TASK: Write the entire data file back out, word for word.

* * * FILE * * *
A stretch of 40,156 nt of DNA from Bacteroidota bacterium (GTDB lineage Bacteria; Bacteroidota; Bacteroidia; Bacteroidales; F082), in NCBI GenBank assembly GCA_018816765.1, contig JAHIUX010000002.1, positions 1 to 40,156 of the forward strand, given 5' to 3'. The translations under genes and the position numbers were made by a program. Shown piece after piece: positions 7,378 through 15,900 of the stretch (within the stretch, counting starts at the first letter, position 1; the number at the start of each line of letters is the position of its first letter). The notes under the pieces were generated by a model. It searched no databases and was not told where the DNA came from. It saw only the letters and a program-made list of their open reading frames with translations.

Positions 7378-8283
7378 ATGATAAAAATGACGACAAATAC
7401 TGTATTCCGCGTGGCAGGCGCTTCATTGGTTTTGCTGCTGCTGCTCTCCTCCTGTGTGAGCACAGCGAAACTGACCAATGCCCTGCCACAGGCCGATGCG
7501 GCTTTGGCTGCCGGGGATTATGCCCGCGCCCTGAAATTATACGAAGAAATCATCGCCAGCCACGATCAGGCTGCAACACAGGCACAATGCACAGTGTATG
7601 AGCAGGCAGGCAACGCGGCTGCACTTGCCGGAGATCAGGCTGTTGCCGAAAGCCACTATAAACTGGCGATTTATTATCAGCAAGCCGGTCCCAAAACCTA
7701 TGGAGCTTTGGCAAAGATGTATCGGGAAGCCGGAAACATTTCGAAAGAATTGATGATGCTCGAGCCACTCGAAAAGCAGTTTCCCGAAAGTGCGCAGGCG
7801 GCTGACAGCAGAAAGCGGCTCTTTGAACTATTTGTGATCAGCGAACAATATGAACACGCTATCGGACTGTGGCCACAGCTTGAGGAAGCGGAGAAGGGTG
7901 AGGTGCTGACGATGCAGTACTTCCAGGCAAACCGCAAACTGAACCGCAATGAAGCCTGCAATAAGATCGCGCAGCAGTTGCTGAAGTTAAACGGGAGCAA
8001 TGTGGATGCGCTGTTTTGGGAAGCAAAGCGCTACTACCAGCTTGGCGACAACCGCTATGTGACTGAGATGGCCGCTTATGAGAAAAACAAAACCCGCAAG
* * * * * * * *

A stretch of 40,156 nt of DNA from Bacteroidota bacterium (GTDB lineage Bacteria; Bacteroidota; Bacteroidia; Bacteroidales; F082), in NCBI GenBank assembly GCA_018816765.1, contig JAHIUX010000002.1, positions 1 to 40,156 of the forward strand, given 5' to 3'. The translations under genes and the position numbers were made by a program. Shown piece after piece: positions 7,378 through 15,900 of the stretch (within the stretch, counting starts at the first letter, position 1; the number at the start of each line of letters is the position of its first letter). The notes under the pieces were generated by a model. It searched no databases and was not told where the DNA came from. It saw only the letters and a program-made list of their open reading frames with translations.

Positions 7378-8283
7378 ATGATAAAAATGACGACAAATAC
7401 TGTATTCCGCGTGGCAGGCGCTTCATTGGTTTTGCTGCTGCTGCTCTCCTCCTGTGTGAGCACAGCGAAACTGACCAATGCCCTGCCACAGGCCGATGCG
7501 GCTTTGGCTGCCGGGGATTATGCCCGCGCCCTGAAATTATACGAAGAAATCATCGCCAGCCACGATCAGGCTGCAACACAGGCACAATGCACAGTGTATG
7601 AGCAGGCAGGCAACGCGGCTGCACTTGCCGGAGATCAGGCTGTTGCCGAAAGCCACTATAAACTGGCGATTTATTATCAGCAAGCCGGTCCCAAAACCTA
7701 TGGAGCTTTGGCAAAGATGTATCGGGAAGCCGGAAACATTTCGAAAGAATTGATGATGCTCGAGCCACTCGAAAAGCAGTTTCCCGAAAGTGCGCAGGCG
7801 GCTGACAGCAGAAAGCGGCTCTTTGAACTATTTGTGATCAGCGAACAATATGAACACGCTATCGGACTGTGGCCACAGCTTGAGGAAGCGGAGAAGGGTG
7901 AGGTGCTGACGATGCAGTACTTCCAGGCAAACCGCAAACTGAACCGCAATGAAGCCTGCAATAAGATCGCGCAGCAGTTGCTGAAGTTAAACGGGAGCAA
8001 TGTGGATGCGCTGTTTTGGGAAGCAAAGCGCTACTACCAGCTTGGCGACAACCGCTATGTGACTGAGATGGCCGCTTATGAGAAAAACAAAACCCGCAAG